Nonclonal chromosomal aberrations induced by anti-tumoral regimens in childhood cancer: relationship with cancer-related genes and fragile sites
Cytogenetic studies were performed on 80 pediatric cancer patients to observe the chromosomal damage, both quantitative and qualitative, induced by chemotherapy. Peripheral blood lymphocytes (PBL) (n = 127) were obtained at diagnosis, during treatment, at remission, and at relapse, and chromosome analysis performed utilizing G-banding standard procedures.
The results show a significant increase in the number of altered karyotypes (P = 0.03) in the samples during treatment, returning to values that were similar to those at diagnosis at 2-year remission. Most of the chromosomal aberrations (CA) detected during the chemotherapy regimens were nonclonal, unbalanced (75%), and involved chromosomes 1, 3, 5, 6, 11, 12, 16, and 17 most frequently. There was also a marked increase of CA in samples at relapse with very similar features (type and distribution) to those detected during treatment.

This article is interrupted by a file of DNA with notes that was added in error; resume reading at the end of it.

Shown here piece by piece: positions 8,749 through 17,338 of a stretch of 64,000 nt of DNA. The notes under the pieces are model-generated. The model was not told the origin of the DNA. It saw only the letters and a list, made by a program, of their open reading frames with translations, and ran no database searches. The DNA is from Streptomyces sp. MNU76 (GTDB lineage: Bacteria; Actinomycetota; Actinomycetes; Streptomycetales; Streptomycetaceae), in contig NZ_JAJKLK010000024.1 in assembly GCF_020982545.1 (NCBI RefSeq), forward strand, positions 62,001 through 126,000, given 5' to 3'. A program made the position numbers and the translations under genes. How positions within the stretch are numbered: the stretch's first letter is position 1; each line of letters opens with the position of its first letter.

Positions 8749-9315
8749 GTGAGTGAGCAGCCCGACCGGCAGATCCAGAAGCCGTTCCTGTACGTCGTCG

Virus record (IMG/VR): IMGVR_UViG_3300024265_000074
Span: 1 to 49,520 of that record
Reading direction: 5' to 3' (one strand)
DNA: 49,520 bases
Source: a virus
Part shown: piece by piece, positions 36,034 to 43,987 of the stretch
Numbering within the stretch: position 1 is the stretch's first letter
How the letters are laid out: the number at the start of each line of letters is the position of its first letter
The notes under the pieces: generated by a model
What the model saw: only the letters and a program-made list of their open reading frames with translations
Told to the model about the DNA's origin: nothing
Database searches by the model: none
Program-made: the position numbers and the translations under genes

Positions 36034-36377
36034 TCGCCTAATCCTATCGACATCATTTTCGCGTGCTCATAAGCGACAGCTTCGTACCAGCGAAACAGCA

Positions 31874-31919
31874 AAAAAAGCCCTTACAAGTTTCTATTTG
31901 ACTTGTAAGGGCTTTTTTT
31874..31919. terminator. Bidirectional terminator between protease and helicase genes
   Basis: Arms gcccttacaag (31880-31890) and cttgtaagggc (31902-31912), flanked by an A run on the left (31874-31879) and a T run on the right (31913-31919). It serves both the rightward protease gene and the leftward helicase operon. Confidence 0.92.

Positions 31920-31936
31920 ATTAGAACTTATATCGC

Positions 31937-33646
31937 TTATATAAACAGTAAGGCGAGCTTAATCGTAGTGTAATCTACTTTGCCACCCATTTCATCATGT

There was a good correlation between the chromosomal breakpoints in our series and fragile sites (58%), oncogene (75%), and tumor suppressor gene (33%) loci described in the literature. The results obtained suggest that cytostatic drugs induce a transient increase in chromosome fragility occurring at several cancer-associated breakpoints.
CITATION Cancer Genet Cytogenet. 2000 Aug;121(1):78-85